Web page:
China's aggression and Covid solutions to dominate US-India 2+2 talks

1 month ago 28
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US secretary of state Mike Pompeo and defence secretary Mark Esper. (AP Photo)

WASHINGTON: Security and defence cooperation in the Indo-Pacific region in the face of China's aggressive behavior and public health collaboration with an eye on the ongoing pandemic will be among topics that will feature in the India-US 2+2 dialogue in New Delhi on Monday, US officials previewing the meeting said.
US secretary of state Mike Pompeo and defence secretary Mark Esper are on their way for talks with their Indian counterparts amid fervid election campaign in the US, attesting not just to the business-as-usual approach but also to the urgency of situation in the face of a continuing face-off between India and China that is not de-escalating to mutual satisfaction.

"Given China’s increasingly aggressive behavior across the Indo-Pacific from the Himalayas to the South China Sea, it’s more important than ever that we work with like-minded partners such as India," a senior US administration official previewing the talks said on Friday, talking up the Quad grouping of US-India-Japan-and Australia, and describing it as "one of vibrant democracies working together towards a common vision of a free and open Indo-Pacific region."
The two officials who briefed journalists on background in a telecon declined to go into specific details about intelligence exchanges between US and India about China's border incursions, but acknowledged "information sharing" with a view to ensure that "the situation doesn’t escalate."
The officials confirmed the two sides have made significant progress towards concluding the last foundational defence enabling agreement, the Basic Exchange and Cooperation Agreement, or the BECA, which will allow for expanded geospatial information sharing between the armed forces of the two countries. The two sides are also seeking to expand secure communication capabilities between the respective militaries as well as between the foreign and defence ministries as part of the information-sharing arrangement, they added.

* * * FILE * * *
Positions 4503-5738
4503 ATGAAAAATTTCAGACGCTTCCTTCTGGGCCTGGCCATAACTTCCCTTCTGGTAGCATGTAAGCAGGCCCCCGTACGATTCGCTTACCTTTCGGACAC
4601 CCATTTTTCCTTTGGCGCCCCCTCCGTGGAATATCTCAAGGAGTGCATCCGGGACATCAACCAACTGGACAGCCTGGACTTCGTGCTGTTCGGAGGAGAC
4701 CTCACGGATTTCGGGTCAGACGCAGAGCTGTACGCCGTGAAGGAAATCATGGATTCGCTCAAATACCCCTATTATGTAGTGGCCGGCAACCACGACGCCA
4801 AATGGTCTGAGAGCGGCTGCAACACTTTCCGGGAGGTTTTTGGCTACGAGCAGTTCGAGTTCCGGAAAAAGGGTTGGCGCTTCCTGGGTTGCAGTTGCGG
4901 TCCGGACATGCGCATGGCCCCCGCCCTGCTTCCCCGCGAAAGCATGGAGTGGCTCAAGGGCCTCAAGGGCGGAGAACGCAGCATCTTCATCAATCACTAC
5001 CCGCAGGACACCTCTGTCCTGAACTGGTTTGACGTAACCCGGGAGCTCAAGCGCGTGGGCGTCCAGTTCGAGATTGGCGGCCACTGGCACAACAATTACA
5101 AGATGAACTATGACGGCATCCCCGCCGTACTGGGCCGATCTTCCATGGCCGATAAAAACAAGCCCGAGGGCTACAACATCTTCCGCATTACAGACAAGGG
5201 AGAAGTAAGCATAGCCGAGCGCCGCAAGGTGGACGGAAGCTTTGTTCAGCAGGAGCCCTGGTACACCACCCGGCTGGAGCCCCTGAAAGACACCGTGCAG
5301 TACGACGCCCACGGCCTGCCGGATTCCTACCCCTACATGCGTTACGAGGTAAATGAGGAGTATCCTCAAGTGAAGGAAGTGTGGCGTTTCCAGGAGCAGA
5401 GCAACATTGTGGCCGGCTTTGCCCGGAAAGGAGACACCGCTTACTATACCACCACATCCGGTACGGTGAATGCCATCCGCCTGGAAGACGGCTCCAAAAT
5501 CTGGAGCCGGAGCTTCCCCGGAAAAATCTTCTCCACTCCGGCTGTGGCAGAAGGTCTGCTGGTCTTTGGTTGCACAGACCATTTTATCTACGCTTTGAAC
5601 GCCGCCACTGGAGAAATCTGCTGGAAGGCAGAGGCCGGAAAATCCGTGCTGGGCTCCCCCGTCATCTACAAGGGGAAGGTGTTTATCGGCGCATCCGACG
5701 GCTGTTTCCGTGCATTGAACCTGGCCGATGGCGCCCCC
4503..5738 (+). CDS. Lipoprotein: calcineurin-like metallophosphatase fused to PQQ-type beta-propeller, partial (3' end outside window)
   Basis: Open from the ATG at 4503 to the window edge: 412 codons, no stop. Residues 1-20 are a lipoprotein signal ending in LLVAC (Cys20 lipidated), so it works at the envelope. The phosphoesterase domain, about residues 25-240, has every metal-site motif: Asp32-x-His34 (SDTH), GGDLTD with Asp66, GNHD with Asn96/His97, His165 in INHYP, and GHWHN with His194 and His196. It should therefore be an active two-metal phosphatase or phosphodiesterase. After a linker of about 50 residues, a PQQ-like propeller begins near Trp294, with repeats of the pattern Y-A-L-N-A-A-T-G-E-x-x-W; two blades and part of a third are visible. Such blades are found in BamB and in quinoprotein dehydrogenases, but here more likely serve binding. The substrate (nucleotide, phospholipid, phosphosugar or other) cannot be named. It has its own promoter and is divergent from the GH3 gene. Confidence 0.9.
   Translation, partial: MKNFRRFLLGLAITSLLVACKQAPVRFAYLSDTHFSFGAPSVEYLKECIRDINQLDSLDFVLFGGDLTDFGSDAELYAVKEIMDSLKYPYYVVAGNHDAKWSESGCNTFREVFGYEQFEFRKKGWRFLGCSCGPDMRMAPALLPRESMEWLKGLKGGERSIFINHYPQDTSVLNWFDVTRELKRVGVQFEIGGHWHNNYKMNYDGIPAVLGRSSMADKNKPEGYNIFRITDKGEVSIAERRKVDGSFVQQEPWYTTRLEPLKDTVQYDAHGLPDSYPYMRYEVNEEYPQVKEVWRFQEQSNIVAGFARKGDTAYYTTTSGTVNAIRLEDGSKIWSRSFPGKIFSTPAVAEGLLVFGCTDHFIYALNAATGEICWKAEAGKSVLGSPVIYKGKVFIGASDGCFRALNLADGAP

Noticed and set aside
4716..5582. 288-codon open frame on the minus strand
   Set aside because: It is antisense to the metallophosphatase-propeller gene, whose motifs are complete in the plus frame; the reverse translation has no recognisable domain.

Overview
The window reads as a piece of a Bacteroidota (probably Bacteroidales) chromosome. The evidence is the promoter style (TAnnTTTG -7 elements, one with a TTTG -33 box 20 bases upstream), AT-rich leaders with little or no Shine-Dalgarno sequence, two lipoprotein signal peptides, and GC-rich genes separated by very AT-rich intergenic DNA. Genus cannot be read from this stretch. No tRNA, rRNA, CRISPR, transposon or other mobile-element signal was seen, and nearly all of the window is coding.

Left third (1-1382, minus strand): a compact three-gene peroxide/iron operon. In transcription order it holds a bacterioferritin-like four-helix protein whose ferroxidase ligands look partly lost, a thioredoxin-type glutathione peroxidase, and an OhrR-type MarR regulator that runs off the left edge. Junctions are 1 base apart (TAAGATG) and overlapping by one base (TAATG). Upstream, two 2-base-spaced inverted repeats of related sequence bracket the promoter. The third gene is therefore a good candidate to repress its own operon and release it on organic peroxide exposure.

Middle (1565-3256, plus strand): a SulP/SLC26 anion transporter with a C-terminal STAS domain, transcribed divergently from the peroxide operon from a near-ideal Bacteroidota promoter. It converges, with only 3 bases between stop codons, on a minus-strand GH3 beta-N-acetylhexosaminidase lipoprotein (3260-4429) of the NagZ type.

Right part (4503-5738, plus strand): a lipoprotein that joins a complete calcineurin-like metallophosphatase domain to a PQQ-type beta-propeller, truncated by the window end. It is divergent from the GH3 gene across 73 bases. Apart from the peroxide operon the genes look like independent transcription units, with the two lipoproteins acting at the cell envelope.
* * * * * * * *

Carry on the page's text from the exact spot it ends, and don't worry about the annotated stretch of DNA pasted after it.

The officials said they have no reason to believe that in the event of there being a new administration following the upcoming elections in the US that the policy with regard to India would change, asserting "both parties (Republican and Democratic) are largely aligned on their interest in supporting and deepening the partnership."
Talking up the US-India talks and relationship, the officials said the frequency and candor and common objectives of these engagements reflect a broad, strategic convergence between the two countries and the 2+2 ministerial will serve as a capstone to review our many accomplishments as well as lay down next steps for the US-India Comprehensive Global Strategic Partnership.
The officials also spoke to the joint efforts to develop and produce Covid-19 vaccines between the two countries, saying they have taken off at a "remarkable pace" and more than half a dozen American companies and institutions are working on vaccine research with Indian partners like the Serum Institute of India. "We know that going forward, working closely with India and its robust research and pharmaceutical sectors will be critical to finding and implementing a cure," one official said.
The assertion came despite copious evidence of growing US insularity under the Trump administration in science, technology, engineering, and medicine (STEM) fields, under its so-called "America first" policy.
Addressing the increasing restrictions on student and skilled guest worker visas that has disproportionately affected India, one official maintained the current visa policy is based on "US interests in protecting the American homeland and respect for American immigration law and "none of the current restrictions have anything to do with any specific country, and many of them have a lot to do with the Covid pandemic."

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